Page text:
Former Dragons’ Den star Theo Paphitis is taking on payday lenders with the launch of a credit union to enable retailers to provide employees with “responsible and competitive” credit and savings options.
The RetailCURe offer, which is supported by the RetailTRUST, launches with retailers including the John Lewis Partnership, Schuch, Pets at Home, Debenhams, Iceland, New Look and Paphitis’s stationery chain Ryman, on board.
He hopes the move will give back control to individuals and change behaviour by providing an infrastructure that encourages saving, improving employee wellbeing as a result.
“A lot of people still don’t have a financial toolbox,” he tells Marketing Week. “When the financial crash happened back in 2008 a huge number of people were disenfranchised and that gap was very quickly filled by certain people [payday loan companies] which I can’t stand.”
By working together as an industry Paphitis hopes to provide a long-term, sustainable solution for employees, which in turn will have a positive impact on businesses.
“Lots of retailers give advances and season ticket loans, but this is something the industry as a whole can do a lot better together rather than individually,” he says.
If you can keep your colleagues happy I can guarantee they will keep your customers happy and your customers really will come first by doing that.
Financial pressure has been identified as one of the major causes of stress, anxiety and depression in the UK and personal debt is on the rise thanks in part to the emergence of short-term loan providers, which have been accused of taking advantage of vulnerable consumers. Last year alone debt charity StepChange received a record 600,000 requests for advice, which equates to one person every 53 seconds.
Richard Boland Smith, CEO of the RetailTRUST and non-executive director at retailCURe, says: “We as a charity have historically focused on physical and emotional wellbeing but we realised there was a gap. Financial wellbeing is just as important, because actually a lack of physical and emotional wellbeing is often an output of financial stress.”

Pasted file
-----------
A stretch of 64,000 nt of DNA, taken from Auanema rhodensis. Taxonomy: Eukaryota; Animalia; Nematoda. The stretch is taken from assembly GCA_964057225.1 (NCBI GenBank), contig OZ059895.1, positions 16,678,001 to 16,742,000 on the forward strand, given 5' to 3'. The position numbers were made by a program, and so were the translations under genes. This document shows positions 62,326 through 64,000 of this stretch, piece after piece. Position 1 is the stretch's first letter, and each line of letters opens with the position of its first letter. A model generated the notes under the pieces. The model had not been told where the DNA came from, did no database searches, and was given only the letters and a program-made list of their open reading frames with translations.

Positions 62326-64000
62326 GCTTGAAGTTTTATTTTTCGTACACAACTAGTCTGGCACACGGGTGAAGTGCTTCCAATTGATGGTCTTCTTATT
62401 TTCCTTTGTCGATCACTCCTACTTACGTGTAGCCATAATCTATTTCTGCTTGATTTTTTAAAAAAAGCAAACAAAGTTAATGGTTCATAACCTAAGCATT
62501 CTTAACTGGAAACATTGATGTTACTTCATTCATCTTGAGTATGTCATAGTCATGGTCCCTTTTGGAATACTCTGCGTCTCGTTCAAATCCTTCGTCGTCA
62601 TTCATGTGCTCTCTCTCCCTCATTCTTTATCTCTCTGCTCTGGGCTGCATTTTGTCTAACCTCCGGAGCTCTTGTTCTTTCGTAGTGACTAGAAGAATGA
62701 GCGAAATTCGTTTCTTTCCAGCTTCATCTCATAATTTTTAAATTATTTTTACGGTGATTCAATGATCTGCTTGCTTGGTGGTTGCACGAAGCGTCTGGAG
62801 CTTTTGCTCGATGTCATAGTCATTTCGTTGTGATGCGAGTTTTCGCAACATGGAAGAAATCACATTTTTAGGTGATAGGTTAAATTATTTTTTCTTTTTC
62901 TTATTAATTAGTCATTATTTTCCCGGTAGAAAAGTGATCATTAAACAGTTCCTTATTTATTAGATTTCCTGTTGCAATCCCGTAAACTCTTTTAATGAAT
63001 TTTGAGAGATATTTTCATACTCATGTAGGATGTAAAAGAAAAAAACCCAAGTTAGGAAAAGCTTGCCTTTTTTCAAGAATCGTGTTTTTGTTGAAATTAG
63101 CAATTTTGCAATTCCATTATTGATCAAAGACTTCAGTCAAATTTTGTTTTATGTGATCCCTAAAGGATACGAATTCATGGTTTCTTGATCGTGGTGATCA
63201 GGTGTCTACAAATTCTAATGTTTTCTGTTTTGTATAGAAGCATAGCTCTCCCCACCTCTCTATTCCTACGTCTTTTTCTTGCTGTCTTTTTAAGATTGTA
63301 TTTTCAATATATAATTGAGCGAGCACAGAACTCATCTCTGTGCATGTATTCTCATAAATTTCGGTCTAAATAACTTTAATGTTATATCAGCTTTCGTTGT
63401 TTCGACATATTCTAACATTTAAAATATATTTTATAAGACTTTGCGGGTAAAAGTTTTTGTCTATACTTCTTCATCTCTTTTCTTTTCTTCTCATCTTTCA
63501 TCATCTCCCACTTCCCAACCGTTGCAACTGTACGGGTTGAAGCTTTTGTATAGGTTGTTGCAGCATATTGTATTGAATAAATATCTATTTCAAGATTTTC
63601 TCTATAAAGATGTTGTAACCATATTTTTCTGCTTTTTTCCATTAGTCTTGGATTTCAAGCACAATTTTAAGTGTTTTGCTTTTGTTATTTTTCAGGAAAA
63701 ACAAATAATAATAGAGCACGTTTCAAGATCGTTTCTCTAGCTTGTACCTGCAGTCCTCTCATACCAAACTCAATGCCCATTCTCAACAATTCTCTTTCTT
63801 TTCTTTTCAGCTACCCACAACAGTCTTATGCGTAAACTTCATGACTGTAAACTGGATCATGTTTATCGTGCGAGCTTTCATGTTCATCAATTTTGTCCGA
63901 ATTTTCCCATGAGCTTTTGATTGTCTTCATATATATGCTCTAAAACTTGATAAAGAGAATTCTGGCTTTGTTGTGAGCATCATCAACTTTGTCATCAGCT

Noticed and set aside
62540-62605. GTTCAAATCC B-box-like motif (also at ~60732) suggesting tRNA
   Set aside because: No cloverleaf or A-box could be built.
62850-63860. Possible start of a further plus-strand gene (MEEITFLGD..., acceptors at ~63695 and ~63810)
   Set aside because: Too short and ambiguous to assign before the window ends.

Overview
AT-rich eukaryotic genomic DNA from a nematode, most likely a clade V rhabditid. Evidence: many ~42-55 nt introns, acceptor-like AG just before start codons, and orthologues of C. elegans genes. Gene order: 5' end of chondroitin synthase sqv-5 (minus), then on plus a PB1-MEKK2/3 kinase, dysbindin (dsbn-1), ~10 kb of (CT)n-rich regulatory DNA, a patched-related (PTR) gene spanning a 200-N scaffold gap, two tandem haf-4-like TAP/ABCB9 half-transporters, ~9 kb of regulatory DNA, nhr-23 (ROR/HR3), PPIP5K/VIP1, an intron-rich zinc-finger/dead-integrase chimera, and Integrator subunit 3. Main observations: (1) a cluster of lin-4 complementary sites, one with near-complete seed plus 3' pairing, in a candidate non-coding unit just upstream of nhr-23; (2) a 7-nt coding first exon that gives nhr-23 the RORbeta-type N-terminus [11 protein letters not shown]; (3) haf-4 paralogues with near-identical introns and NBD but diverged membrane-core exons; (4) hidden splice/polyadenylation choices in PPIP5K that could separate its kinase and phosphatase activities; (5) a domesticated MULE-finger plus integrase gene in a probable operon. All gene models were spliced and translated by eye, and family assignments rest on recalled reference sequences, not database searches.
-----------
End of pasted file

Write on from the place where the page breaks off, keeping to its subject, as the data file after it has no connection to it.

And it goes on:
RetailCURe offers loans of £500 to £5,000, available over a 6-month to three-year period with interest rates close to 11%, depending upon personal circumstances. Meanwhile, for savings it provides 1% on instant access, 2% on 6-month accounts and 3% on one-year deposits, with a maximum annual saving of £15,000.
It is a not-for-profit financial co-operative so any extra funds the organisation generates will be returned to members.
Employee wellbeing is good for business
Employee wellbeing is high on the agenda for Paphitis, who also owns the Robert Dyas and Boux Avenue retail businesses, because it leads to better service and customer experience, and ultimately has a positive impact on the bottom line.
“For me, the customer never comes first in any of my businesses. My colleagues come first. The reason they come first is because if I keep them happy, they will keep my customers happy. People have enough stress in their lives without having to come to work and us heaping even more on them,” he says.
“If you can keep your colleagues happy I can guarantee they will keep your customers happy and your customers really will come first by doing that.”
Alongside his issue with payday lenders, Paphitis has also taken offence at comments politicians have made about employee wellbeing.
“Employers realise and understand the importance of their colleagues and the people they work with – irrespective of what some half-wit politicians keep saying,” he says.
“We know our biggest asset is our people. We don’t need to be told that by politicians. Businesses are already far more aware and communicative with their colleagues, not just in retail but in the business environment as a whole. We take our responsibilities seriously.”
Boland Smith adds: “There is more engagement now in terms of wellbeing than I’ve ever seen. Not just in retail – it’s top of the agenda for industry. Why? Because the wellbeing of your employees is the wellbeing of your business.”